Tag Archives: Romans I

Roman Gay Marriage Sheds Light on Paul’s Letter to the Romans.

At last a conservative Catholic source has admitted what I and others have often pointed out: same – sex marriage is not, after all, new, and legal recognition is not “redefining” it.

Under the heading Gay Marriage—Nothing New Under the Sun, Benjamin Wiker writes:

Gay marriage was—surprise!—alive and well in Rome, celebrated even and especially by select emperors, a spin-off of the general cultural affirmation of Roman homosexuality. Gay marriage was, along with homosexuality, something the first Christians faced as part of the pagan moral darkness of their time.

What Christians are fighting against today, then, is not yet another sexual innovation peculiar to our “enlightened age,” but the return to pre-Christian, pagan sexual morality.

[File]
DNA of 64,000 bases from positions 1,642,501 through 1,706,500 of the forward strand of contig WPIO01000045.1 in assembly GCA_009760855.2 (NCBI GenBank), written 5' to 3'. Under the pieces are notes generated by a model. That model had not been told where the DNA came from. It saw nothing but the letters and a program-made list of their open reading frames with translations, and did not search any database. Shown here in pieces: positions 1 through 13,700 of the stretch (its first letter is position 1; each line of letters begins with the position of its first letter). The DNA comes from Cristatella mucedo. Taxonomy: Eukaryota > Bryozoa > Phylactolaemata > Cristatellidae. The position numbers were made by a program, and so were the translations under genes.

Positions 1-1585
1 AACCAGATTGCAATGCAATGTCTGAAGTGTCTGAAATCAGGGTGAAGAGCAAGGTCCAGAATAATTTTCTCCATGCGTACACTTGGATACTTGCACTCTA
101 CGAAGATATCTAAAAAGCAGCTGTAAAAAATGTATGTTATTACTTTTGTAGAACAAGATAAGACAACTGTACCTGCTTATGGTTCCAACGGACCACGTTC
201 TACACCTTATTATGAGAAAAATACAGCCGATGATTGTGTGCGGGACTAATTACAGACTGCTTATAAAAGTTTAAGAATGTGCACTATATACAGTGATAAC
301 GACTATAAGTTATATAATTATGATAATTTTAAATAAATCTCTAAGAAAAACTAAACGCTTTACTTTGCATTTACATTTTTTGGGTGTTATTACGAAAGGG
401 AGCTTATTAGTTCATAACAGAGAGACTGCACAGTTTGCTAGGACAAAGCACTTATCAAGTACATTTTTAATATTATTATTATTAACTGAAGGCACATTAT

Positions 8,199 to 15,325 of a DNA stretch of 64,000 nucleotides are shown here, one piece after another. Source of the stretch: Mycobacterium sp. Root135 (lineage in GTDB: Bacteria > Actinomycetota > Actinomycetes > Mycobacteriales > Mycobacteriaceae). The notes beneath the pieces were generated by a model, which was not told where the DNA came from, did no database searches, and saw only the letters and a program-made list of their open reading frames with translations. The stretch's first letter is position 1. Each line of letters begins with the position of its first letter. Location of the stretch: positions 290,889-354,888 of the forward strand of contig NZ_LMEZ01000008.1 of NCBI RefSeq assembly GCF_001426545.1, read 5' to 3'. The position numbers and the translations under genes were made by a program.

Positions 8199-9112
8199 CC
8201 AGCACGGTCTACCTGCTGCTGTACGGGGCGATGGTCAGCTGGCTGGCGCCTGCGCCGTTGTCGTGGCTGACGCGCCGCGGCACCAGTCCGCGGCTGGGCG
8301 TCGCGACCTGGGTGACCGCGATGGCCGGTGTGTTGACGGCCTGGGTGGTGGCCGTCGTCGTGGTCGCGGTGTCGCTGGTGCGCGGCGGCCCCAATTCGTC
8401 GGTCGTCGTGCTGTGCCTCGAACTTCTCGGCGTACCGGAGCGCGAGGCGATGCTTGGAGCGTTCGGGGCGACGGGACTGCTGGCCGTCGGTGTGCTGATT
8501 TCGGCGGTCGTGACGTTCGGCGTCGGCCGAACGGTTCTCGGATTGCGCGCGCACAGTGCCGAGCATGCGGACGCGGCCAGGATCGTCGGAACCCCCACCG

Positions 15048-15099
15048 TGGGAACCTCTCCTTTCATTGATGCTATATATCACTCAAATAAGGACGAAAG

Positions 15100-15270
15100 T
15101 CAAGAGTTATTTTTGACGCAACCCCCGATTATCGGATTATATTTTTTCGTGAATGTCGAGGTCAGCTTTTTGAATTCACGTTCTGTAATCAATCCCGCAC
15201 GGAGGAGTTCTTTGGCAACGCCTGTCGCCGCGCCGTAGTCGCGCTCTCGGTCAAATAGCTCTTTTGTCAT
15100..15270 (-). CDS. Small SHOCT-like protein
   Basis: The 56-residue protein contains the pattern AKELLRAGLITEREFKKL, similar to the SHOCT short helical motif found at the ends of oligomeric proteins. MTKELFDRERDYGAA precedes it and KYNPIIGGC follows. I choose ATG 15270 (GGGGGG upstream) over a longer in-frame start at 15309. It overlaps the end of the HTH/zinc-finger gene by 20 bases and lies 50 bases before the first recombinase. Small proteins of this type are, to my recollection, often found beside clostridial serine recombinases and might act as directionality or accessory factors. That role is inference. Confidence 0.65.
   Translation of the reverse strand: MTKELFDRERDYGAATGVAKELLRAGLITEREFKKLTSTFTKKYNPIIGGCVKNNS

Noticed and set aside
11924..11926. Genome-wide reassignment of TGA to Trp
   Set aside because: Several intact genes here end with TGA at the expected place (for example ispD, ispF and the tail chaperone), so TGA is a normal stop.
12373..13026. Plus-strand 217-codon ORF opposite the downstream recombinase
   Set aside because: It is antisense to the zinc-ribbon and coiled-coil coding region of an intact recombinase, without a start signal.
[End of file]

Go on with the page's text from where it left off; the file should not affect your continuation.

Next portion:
So, what was happening in ancient Rome? Homosexuality was just as widespread among the Romans as it was among the Greeks (a sign of which is that it was condoned even by the stolid Stoics). The Romans had adopted the pederasty of the Greeks (aimed, generally, at boys between the ages of 12 to 18). There was nothing shameful about such sexual relations among Romans, if the boy was not freeborn. Slaves, both male and female, were considered property, and that included sexual property.

But the Romans also extended homosexuality to adult men, even adult free men. And it is likely that this crossing of the line from child to adult, unfree to free—not homosexuality as such—was what affronted the more austere of the Roman moralists.

via  Catholic World Report 

 Wiker is of course, opposed to marriage equality, and so continues to quote Roman sources to prove that even they were disgusted by the practice. The examples he quotes deserve close attention, because there’s an important point he misses (or avoids), one which clarifies for me the real lesson behind the apparent condemnation of same – sex relationships in Paul’s letter to the Romans.

Nero's Wedding to Pythagoras (with Nero as the bride)
Nero’s Wedding to Pythagoras (with Nero as the bride)

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